POGOs, or Philippines offshore gaming operators, continue to find themselves struggling in an environment that is becoming stricter. Tax authorities have been cracking down on the operations, ensuring that they give up their proper share to the government, and Makati City is now taking the extreme measure of suspending any new licenses or permits. The move comes following an alleged increase in crime, including prostitution, committed by the companies.
Makati’s mayor, Abby Binay, issued a statement December 8 about the policy change, explaining, “We would no longer accept new applications for Pogo service providers, and crack down hard against illegal activities that are catering to Pogos and their employees within Makati.”
The change also follows a trend that saw POGOs as a major source of real estate growth in the country. However, there is concern that the only outcome, were the sector to be allowed to continue to grow, would be a bubble that could burst at any time. Many POGOs have been employing Chinese workers, leading to an increase in demand for business space and housing, forcing prices to skyrocket. In the long run, though, this won’t last, and Binay adds, “This puts the local property sector at risk of overheating, where its growth becomes unsustainable.”
Makati has shut down four illegal POGO service providers, two brothels that hosted prostitution dens and a restaurant that was violating local codes. The influx of Chinese has overwhelmed the city, and others in the region, leading to what city officials say are unsafe living conditions, uncontrollable crime and no adequately-priced housing.
Last week, officials in Barangay San Antonio made a huge drug bust at an apartment that had been converted to a warehouse. The apartment had been rented by a Chinese national and police confiscated $49 million worth of illegal drugs when they moved in. Makati is hoping the new rules will help prevent similar situations from being seen within its borders.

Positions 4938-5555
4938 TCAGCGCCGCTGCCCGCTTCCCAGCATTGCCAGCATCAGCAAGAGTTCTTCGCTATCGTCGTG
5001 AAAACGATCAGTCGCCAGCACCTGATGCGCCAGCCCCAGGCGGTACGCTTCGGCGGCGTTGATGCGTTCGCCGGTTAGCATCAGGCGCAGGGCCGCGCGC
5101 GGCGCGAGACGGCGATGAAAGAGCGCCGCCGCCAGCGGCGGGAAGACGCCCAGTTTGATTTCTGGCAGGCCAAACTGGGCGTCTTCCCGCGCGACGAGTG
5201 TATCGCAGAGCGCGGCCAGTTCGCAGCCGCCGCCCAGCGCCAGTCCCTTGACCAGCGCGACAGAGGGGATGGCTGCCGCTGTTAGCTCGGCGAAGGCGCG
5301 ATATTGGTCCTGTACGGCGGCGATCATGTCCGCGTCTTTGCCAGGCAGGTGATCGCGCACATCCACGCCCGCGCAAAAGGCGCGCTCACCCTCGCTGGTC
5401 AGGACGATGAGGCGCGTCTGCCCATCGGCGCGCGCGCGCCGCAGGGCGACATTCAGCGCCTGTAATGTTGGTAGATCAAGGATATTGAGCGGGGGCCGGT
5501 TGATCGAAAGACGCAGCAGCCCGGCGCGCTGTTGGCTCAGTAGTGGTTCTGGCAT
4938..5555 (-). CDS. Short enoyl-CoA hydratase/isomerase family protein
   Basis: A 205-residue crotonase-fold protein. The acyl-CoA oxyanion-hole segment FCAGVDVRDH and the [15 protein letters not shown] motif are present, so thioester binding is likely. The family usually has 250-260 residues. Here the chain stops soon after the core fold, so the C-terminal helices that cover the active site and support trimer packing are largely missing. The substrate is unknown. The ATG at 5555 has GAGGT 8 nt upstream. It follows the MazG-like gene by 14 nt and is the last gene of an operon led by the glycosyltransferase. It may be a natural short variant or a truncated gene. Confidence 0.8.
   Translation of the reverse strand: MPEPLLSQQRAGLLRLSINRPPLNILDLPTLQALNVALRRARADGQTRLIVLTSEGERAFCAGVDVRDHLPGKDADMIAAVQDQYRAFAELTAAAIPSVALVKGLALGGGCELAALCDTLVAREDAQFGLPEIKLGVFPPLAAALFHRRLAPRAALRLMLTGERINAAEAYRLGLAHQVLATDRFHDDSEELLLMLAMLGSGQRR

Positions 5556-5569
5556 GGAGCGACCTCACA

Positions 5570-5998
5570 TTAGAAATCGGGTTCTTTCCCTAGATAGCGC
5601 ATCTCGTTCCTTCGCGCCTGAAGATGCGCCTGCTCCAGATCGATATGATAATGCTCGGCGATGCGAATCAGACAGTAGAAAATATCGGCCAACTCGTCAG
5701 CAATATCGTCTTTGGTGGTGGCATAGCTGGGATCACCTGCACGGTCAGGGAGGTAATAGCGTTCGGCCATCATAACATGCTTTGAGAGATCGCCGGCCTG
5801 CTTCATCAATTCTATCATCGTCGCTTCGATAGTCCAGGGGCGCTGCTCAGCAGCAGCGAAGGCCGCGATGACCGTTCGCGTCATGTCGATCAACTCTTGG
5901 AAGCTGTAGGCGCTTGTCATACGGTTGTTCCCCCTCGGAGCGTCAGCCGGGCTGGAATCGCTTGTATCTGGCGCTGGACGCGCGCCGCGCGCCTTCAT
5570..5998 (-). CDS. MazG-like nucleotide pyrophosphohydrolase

There are reportedly around 300 POGOs operating in Makati, all providing employment to thousands of individuals. However, the vast majority of those employees are Chinese nationals not legally able to work in the country. Of those 300 shops, only 200 are said to be registered with PAGCOR, the Philippine Amusement and Gaming Corporation.
Binay is willing to consider new businesses, provided they follow the laws. She added in her statement, “We will always welcome legitimate businesses in the city that strictly adhere to all laws and ordinances, particularly the payment of taxes. And we will always strive to provide these businesses and their employees with a safe environment conducive to business growth and personal activities.”
Cutting off approvals for new POGOs to protect the real estate industry long term is a conservative move in the extreme, and doesn’t make a whole lot of sense on the surface. If the industry starts to fade, the market will crash either way, and Makati has been happy to accept the growth POGOs have provided so far. The big question here is, what’s forced Binay’s hand, putting an early end to the growth of a booming industry?